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Publication numberUS20050246687 A1
Publication typeApplication
Application numberUS 10/729,773
Publication dateNov 3, 2005
Filing dateMay 3, 2004
Priority dateMay 3, 2004
Publication number10729773, 729773, US 2005/0246687 A1, US 2005/246687 A1, US 20050246687 A1, US 20050246687A1, US 2005246687 A1, US 2005246687A1, US-A1-20050246687, US-A1-2005246687, US2005/0246687A1, US2005/246687A1, US20050246687 A1, US20050246687A1, US2005246687 A1, US2005246687A1
InventorsJeffrey Scott
Original AssigneeScott Jeffrey B
Export CitationBiBTeX, EndNote, RefMan
External Links: USPTO, USPTO Assignment, Espacenet
Determination of the status of an object in a source control system and a method to automatically check-in an object when its definition is provided from an external source
US 20050246687 A1
Abstract
When a user makes a request to modify a definition of an object under control of a source control system via an external source (i.e., an import), a check is done to make sure that the object is currently checked-in. If not, then the import is not allowed. If it is checked-in, then the new definition is automatically checked-in.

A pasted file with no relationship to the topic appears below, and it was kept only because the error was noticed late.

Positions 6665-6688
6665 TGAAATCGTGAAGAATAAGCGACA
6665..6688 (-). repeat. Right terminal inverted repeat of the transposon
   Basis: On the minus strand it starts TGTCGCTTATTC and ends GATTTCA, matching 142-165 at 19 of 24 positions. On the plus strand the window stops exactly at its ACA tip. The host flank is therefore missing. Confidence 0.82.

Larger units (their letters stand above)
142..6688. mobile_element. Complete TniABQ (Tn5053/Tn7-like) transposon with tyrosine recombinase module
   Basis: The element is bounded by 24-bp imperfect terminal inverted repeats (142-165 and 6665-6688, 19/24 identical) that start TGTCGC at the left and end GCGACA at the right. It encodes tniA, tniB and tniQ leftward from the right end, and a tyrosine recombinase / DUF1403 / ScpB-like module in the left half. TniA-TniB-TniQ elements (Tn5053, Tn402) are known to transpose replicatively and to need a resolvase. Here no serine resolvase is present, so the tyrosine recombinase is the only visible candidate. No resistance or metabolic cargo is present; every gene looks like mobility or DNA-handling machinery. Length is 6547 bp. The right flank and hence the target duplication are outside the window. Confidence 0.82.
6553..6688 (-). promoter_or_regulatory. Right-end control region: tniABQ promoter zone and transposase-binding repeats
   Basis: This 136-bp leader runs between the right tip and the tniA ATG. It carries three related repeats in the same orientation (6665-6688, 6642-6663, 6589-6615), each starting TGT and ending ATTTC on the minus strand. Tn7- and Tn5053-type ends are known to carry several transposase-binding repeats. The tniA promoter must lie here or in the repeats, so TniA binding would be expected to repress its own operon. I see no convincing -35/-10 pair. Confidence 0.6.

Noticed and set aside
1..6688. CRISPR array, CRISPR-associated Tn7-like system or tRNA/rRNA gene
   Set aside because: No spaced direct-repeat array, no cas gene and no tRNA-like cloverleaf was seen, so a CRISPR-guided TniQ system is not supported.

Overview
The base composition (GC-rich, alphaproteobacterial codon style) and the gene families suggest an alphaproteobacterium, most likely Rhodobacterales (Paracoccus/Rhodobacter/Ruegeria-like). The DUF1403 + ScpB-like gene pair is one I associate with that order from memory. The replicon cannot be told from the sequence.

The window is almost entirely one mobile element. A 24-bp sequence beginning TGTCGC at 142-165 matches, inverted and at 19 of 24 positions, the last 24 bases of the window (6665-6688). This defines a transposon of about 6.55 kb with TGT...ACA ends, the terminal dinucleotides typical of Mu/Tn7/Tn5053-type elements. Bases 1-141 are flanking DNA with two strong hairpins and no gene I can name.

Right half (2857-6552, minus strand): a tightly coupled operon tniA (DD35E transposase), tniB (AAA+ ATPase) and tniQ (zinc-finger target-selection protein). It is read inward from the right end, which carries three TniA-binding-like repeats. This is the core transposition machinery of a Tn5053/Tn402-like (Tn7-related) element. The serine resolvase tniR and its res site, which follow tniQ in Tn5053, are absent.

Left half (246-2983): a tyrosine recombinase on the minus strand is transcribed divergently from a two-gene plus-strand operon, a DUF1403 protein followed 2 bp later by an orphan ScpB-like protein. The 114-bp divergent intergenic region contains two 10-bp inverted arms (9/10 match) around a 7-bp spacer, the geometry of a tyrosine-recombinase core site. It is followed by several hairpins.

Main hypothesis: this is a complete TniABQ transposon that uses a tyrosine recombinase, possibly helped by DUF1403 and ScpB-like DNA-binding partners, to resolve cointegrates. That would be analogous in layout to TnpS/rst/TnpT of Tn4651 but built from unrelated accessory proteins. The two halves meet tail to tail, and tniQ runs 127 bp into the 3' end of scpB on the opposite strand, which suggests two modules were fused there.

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Claims(12)
1. A source control system for a process control system, comprising:
a processor in a process control system;
an import function operable on said processor to import an object from an external source;
a validation function operable on said processor to determine whether said object is eligible for automatic check-in; and
a check-in function operable on said processor to be performed automatically upon import, including determining a version number for said object.
2. The system according to claim 1, wherein said object defines a control strategy.
3. The system according to claim 2, further comprising at least one controller capable of being loaded with said control strategy by said processor.
4. The system according to claim 3, further comprising at least one client in communication with said processor.